Mr Tom Driberg, society reporter and scandal hound, currently working for the Daily Clarion, has revealed himself as the original recipient of the puzzling pseudo-Egyptian scroll which he passed to Mr Edmundson, knowing Edmundson's interest in antique manuscripts. Owen Davies also recognises Mr Driberg as a frequenter of a number of nightspots for young gentlemen who would prefer their predelictions for said nightspots not to be nosed about. Musing further upon this theme, he remembers a nightspot where a man dressed as a heathen priestess (a 'Galli') did an act involving feeding a black panther - wasn't a black panther the Egyptian sacred animal of this evil god Nyharuthotep? Cybele and Attis, that was the act's name.
Driberg has heard of Edmundson's death and is extremely nervous. Charlotte's suggestion that he take an overseas vacation is met with awkward silence from the members of the less monied classes present. Tobias Gold (being NPCd this session) decides that this situation is best dealt with by drinking heavily.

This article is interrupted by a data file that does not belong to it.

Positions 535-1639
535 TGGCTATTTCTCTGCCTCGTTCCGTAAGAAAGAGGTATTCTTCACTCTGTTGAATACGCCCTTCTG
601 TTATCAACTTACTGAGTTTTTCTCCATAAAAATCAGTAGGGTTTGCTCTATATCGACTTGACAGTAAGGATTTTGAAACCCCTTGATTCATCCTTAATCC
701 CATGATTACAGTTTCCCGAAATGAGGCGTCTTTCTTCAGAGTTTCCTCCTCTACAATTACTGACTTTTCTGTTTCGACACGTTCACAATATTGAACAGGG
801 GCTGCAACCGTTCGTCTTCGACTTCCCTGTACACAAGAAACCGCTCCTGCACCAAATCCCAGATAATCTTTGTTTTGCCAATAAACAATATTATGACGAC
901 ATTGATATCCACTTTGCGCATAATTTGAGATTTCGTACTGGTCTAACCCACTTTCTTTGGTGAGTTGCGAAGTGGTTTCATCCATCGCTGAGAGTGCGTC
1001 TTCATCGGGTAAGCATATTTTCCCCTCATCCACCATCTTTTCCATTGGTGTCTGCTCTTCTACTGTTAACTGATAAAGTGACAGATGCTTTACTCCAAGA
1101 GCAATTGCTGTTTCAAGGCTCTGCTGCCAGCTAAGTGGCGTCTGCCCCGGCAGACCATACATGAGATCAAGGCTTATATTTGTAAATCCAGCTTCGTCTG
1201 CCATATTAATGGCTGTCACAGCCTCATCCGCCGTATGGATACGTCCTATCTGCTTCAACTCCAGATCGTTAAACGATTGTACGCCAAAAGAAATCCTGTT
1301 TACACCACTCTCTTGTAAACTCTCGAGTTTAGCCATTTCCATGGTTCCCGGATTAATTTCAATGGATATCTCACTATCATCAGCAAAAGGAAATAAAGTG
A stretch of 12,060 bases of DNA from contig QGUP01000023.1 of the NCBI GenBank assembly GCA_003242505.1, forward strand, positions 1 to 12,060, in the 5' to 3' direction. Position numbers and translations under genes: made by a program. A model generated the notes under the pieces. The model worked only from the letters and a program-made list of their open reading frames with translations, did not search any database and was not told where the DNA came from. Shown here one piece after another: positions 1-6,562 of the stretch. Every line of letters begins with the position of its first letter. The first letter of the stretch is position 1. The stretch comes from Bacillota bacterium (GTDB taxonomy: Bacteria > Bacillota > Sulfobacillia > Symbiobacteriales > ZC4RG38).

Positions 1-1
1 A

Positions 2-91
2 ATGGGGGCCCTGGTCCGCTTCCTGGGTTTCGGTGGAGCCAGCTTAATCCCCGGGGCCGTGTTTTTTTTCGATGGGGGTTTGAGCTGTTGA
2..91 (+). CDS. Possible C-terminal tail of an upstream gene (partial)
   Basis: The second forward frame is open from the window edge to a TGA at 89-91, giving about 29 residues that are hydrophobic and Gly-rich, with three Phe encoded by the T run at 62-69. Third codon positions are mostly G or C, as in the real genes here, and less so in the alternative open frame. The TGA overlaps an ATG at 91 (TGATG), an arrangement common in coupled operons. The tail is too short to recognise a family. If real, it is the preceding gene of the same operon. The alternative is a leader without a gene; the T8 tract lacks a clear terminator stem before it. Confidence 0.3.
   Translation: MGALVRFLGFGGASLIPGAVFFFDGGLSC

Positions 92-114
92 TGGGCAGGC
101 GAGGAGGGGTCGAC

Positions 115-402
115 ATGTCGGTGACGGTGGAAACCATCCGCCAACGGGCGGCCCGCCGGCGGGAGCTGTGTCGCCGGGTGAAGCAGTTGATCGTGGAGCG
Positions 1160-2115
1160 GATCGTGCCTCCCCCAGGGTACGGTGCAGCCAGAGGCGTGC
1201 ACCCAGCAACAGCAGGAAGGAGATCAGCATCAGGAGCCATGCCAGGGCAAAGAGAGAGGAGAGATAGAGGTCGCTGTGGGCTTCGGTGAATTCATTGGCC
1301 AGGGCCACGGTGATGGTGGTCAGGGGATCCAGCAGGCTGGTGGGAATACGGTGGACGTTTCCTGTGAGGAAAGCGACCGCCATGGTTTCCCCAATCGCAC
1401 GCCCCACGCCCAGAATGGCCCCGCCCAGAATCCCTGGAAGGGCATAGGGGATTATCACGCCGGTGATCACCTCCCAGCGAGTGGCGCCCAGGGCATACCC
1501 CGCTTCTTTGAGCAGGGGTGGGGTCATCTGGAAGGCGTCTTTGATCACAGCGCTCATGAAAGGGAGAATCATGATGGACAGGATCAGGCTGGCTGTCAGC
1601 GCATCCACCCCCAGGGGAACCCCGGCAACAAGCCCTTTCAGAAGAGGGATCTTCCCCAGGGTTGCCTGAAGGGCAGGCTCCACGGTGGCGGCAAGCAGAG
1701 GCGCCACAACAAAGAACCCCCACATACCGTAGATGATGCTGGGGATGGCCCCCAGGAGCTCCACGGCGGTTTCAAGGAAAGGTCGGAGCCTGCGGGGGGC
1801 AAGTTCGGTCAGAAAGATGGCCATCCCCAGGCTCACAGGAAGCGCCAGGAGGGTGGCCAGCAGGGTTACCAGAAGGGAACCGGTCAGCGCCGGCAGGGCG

The group reconstruct a timeline; Driberg had received the letter in the evening post; it was postmarked London, so it might have been sent the same day; and passed it on to Edmundson the next morning. That day Edmundson had called the bookhounds, then met his death later that night. Evidently there is a delay between receiving the letter and the attack it portends.
Owen reconstructs the marked map of London from the Baedecker he and Tobias hurriedly browsed in ex-Dr Briggs' cellar. The marked places are all public areas or attractions of central London: Abney Park Cemetery, the Temple Bar Memorial, Greenwich Observatory, Liverpool Street Station, Carrera's Cigarette Factory, Cleopatra's Needle, Green Park, and the Church of St George Bloomsbury. Charlotte notes that many of the locations have Egyptian or Classically themed architecture.